Ramokgopa is coached by George Bradley who sees plenty of potential in his young charge, thanks to her impressive work ethic.

“Her main qualities that make me excited about her future in the sport are more related to her dedication, work ethic and already having a maturity about her,” said Bradley.

“For example, I was nervous about her racing against seniors in her first season doing 400m hurdles in 2023, as she is so used to winning. But she has shown that she can race ‘like a street-fighter’ if necessary – not only a great hurdle form but real substance. Some of the training for the long hurdles can be brutal. We minimise it due to her age, but she does it with zero complaining.”

Bradley explained that Ramokgopa has progressed from the sprint hurdles to the longer event with relative ease.

“Every year she is stronger, and she has developed a tremendous instinct as a hurdler, being able to make adjustments during a race if necessary.

“Tumi is an absolute pleasure to coach as she has an ingrained work ethic, strong listening skills and yet has an independent streak which just improves her ability to complete the assignment.”

As for just how far the talented teen can go, Bradley reckoned: “What she can achieve really depends on her continued focus and ability to avoid the typical distractions of her age group. Personally, I believe she can get right to the top, not only in SA, but in the world. So much depends on her path the moment she leaves school.”

Photo by Cecelia van Bers


Testing day for Van der Walt while Reinstorf remains hungry for improvement

Zeney van der Walt put her body to the ultimate test, running the 400m hurdles and 400m just over two hours apart at the World Athletics Championships in Budapest, Hungary on Monday night. The Commonwealth Games bronze medallist first booked a place in the semifinals of the 400m hurdles by finishing fifth in her heat in a time of 55.21. Only the top four gained automatic qualification, but her time was quick enough to see her through as one of the fastest losers. Not long after Van der Walt was back on the track for the 400m semifinal, where she finished in eighth place in 51.54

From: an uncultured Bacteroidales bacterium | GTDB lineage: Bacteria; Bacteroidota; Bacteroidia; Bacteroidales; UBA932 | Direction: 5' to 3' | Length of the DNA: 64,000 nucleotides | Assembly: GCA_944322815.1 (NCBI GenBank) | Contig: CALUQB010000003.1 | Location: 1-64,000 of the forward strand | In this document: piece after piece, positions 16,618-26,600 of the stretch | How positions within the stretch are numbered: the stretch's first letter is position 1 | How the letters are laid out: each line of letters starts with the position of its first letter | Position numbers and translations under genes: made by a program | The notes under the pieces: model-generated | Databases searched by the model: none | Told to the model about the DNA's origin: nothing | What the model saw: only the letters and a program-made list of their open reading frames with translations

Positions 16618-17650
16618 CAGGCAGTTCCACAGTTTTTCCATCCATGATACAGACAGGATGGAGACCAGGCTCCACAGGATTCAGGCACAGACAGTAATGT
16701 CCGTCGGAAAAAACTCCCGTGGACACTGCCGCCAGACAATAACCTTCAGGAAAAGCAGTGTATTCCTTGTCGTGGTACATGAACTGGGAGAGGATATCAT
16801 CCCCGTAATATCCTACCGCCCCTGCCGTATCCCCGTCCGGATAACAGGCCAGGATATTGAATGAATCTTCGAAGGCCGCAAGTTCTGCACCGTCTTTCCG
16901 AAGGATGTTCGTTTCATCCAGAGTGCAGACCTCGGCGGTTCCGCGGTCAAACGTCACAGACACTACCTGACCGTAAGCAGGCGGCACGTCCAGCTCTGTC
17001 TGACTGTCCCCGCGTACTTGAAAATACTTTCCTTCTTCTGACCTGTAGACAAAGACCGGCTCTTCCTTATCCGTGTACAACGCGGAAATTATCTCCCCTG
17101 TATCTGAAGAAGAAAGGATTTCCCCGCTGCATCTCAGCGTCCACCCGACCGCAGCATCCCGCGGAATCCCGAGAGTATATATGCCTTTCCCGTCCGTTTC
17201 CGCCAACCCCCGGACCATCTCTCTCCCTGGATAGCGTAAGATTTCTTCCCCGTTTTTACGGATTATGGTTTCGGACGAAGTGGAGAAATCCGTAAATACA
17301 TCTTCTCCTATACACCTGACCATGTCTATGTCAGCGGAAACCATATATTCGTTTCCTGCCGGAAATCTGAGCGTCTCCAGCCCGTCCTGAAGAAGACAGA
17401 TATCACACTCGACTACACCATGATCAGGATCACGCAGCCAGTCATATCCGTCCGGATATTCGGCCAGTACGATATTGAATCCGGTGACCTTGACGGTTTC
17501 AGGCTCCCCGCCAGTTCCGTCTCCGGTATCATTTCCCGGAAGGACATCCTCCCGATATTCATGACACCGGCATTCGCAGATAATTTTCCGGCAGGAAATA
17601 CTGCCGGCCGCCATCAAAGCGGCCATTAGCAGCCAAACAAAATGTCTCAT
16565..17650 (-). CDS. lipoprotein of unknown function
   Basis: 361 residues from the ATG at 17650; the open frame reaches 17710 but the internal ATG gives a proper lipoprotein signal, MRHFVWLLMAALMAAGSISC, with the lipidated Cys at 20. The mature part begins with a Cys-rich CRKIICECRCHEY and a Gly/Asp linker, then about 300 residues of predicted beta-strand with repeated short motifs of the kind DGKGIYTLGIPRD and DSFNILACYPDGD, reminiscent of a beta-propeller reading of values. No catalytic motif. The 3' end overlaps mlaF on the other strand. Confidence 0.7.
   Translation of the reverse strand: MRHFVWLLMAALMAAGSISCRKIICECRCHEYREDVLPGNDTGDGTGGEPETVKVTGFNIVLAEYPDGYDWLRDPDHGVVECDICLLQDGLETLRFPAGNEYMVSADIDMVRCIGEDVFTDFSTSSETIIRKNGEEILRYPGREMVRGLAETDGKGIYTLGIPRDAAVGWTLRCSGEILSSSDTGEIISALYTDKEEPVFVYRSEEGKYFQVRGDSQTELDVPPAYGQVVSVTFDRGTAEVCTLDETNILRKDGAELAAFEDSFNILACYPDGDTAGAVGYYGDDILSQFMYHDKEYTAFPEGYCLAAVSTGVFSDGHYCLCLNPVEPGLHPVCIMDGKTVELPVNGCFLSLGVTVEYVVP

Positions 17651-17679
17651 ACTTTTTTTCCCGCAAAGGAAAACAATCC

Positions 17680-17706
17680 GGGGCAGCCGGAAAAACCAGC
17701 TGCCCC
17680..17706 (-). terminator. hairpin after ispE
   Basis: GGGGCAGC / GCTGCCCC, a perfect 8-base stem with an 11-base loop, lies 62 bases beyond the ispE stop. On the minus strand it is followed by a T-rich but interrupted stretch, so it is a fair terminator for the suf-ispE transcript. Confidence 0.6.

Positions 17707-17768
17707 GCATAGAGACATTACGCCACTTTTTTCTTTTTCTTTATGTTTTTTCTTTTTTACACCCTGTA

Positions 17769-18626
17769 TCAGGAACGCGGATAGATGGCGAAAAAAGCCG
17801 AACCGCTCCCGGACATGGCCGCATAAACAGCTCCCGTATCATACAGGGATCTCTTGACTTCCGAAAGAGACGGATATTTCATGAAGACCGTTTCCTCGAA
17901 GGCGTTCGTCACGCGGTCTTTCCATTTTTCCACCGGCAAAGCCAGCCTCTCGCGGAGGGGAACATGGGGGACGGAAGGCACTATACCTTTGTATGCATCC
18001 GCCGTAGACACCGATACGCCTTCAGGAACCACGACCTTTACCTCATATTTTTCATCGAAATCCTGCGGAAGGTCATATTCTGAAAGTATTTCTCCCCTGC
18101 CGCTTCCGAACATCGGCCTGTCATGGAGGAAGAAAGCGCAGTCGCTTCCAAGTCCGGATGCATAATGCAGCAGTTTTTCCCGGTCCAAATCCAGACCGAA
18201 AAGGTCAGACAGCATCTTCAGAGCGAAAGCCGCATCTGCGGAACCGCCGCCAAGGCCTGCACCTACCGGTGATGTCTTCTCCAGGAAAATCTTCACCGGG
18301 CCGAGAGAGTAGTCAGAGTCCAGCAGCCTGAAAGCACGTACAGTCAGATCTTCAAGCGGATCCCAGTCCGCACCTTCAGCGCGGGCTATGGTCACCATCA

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“I’m tired, but I’m happy to have been part of the semifinals of the 400m,” she said after completing her mammoth task for the day. Asked if she was still happy with the decision to double up in both events, she added: “Yes definitely. We’re using this as a stepping stone here in a year where I can challenge myself physically and mentally.”

As for what she did between the two races to recover, Van der Walt explained: “My coach had a recovery strategy just by keeping my legs cold, ice bath, and then just run-throughs.” Focus now shifts to Tuesday’s 400m hurdles semifinals. “I must go out and give it my all, because it’s all or nothing, so I’m looking forward to the race. It’s going to be tough but I’m in for that.”

Earlier in the evening, Miré Reinstorf found it tough going in pole vault qualification. The 21-year-old went into the event with a personal best of 4.15m – which she achieved on her way to winning the world junior title in 2021, but the opening height of the competition was set at 4.20m, which she failed to clear on all three attempts.

“I was prepared for it. I knew it was my PB by 5cm so I had to mentally prepare for that. So I told my coach yesterday, I actually forgot about the fact that it is my PB, I’m just going to go for it, give it my all,” said Reinstorf. “I really think I did, I put in a lot of work and I think there wasn’t anything else I could do and it was very close… but it was a very good experience and I think this just motivates me to work harder so that I can qualify for the next championships.”